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The Brain Functions Involved in Cognitive Functions

By Tracey Roizman, D.C. ; Updated August 14, 2017
Cognition is a function that requires multiple areas of the brain to act simultaneously.

While the various parts of the brain have been observed to have discreet functions for processing specific types of information, the process of thought, or cognition, uses a neural network of interconnections between separate areas. A region of the brain can play different roles in learning and memory, for instance, depending on the nature of its interactions with the areas within its network, according to research done at Rotman Research Institute of Baycrest Centre and Department of Psychology, University of Toronto, Canada.

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Prefrontal Cortex

This area of the brain is found in the forward part of the frontal lobes. The prefrontal cortex is the newest, most advanced part of the brain and is unique to humans and other primates. This area is involved in the highest order of cognitive functions, such as planning and evaluating outcomes and consequences of actions and events, says the website Brain Explorer. Personality traits and appropriateness of behavior in a social context are also expressed through this area.

Frontal Lobes

The large area of the frontal lobes behind the prefrontal cortex contains centers for memory retention and language. The left and right frontal lobes are specialized for different functions, with the left containing more of the language centers and the right typically processing mostly nonverbal information. Damage to the frontal lobes impairs flexibility of thought patterns and the ability to solve problems. Also affected is the ability to use input from the external environment to guide learning, according to the website Neuro Skills.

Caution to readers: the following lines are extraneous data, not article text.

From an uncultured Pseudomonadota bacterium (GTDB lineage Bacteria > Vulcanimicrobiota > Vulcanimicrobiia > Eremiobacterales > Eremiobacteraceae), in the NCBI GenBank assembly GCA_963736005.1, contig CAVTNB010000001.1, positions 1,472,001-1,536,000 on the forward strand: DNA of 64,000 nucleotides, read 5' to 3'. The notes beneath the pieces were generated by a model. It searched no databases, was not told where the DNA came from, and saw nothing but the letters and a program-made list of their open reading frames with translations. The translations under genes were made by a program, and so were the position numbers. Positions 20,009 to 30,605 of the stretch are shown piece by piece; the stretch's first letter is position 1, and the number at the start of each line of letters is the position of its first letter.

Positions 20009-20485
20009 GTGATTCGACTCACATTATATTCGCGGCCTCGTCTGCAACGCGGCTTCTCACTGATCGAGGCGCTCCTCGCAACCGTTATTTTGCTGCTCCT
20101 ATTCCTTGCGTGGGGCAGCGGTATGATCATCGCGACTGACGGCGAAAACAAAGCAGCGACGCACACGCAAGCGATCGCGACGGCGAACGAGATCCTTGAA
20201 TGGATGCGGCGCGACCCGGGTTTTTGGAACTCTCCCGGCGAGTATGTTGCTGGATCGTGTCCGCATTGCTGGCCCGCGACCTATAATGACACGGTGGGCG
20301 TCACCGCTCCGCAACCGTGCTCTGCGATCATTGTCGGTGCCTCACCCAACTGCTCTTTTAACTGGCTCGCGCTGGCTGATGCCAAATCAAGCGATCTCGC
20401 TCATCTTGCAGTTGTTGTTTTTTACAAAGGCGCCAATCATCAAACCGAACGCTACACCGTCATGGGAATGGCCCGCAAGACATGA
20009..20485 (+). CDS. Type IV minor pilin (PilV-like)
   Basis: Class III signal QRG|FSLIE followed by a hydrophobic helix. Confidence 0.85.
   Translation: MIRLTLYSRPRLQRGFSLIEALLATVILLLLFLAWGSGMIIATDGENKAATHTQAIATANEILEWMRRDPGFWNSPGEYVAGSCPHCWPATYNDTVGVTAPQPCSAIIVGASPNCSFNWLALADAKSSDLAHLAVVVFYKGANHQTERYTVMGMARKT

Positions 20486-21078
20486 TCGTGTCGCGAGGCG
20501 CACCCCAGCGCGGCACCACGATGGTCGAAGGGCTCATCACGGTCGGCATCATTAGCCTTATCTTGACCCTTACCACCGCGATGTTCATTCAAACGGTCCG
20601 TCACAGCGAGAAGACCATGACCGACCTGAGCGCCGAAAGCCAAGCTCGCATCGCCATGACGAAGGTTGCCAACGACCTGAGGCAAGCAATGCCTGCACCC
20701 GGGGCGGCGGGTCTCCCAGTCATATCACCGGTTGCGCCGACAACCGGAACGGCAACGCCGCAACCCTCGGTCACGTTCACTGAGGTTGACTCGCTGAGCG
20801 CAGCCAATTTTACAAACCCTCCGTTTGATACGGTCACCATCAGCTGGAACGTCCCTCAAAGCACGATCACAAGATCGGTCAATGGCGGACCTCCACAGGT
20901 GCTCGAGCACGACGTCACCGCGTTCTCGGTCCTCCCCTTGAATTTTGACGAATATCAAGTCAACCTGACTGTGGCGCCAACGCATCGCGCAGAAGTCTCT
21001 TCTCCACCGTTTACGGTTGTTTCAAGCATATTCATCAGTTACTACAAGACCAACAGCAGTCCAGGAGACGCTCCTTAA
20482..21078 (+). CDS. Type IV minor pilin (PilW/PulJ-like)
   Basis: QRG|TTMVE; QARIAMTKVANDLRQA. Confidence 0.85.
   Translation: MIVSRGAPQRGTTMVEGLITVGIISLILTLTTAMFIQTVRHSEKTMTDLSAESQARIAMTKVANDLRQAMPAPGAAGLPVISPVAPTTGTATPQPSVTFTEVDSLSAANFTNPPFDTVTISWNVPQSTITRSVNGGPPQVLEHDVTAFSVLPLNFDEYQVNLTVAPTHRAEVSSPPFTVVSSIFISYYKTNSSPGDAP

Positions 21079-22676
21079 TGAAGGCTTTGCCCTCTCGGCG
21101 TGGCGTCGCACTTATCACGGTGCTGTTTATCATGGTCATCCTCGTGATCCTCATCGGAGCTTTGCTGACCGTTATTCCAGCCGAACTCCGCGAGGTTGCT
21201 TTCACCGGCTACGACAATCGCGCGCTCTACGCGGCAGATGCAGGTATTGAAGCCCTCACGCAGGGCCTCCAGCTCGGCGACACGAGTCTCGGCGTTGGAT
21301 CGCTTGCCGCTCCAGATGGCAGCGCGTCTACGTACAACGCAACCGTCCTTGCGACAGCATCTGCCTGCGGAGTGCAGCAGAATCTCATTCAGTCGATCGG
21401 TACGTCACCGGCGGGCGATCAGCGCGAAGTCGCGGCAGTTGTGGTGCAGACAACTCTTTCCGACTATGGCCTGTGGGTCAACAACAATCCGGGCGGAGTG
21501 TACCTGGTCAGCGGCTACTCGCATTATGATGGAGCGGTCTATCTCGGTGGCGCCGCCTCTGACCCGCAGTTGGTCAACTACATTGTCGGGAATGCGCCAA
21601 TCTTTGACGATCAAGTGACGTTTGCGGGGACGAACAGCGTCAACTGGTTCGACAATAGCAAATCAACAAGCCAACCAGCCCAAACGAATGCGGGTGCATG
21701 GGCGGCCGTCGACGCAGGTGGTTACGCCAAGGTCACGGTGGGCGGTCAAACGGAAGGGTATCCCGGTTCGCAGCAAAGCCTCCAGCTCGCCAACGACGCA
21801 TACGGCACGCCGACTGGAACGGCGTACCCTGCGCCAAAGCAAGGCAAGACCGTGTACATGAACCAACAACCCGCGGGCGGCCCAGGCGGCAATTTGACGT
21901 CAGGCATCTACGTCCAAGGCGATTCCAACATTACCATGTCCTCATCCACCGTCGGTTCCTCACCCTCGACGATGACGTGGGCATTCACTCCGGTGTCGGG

Parietal Lobes

The parietal lobes are located directly behind the frontal lobes and their contribution to cognition lies in the processing of sensory information into a perception, or recognition of what the information signifies, says Neuro Skills. Damage to the left parietal lobe can lead to a condition known as Gerstmann's syndrome, characterized by difficulty with writing, speaking, mathematics and recognition of objects. Damage to the right parietal lobe results in lack of acknowledgment of where the body and surrounding objects are, leading to difficulty in putting objects together in a constructive manner.

Temporal Lobes

Located to the outside and beneath the frontal and parietal lobes, the temporal lobes are involved in auditory processing, particularly specialized for speech interpretation, memory and the naming of objects. Recognition of faces and familiar scenery, as well as identifying smells and sounds are also functions of the temporal lobes, according to the website Waiting. Conversion of short-term to long-term memory occurs in the hippocampi, structures located deep within the temporal lobes.

Occipital Lobe

This lobe, located at the back of the brain, is entirely devoted to receiving and processing visual information. Discrimination of movement within the visual fields and discrimination of color happens here. In a condition known as Anton's syndrome, damage to the occipital lobe causes inability to recognize objects by sight with a concurrent lack of awareness of the deficit, according to the Merck Manuals Online Medical Library.

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About the Author

Tracey Roizman, DC is a writer and speaker on natural and preventive health care and a practicing chiropractor. She also holds a B.S. in nutritional biochemistry.

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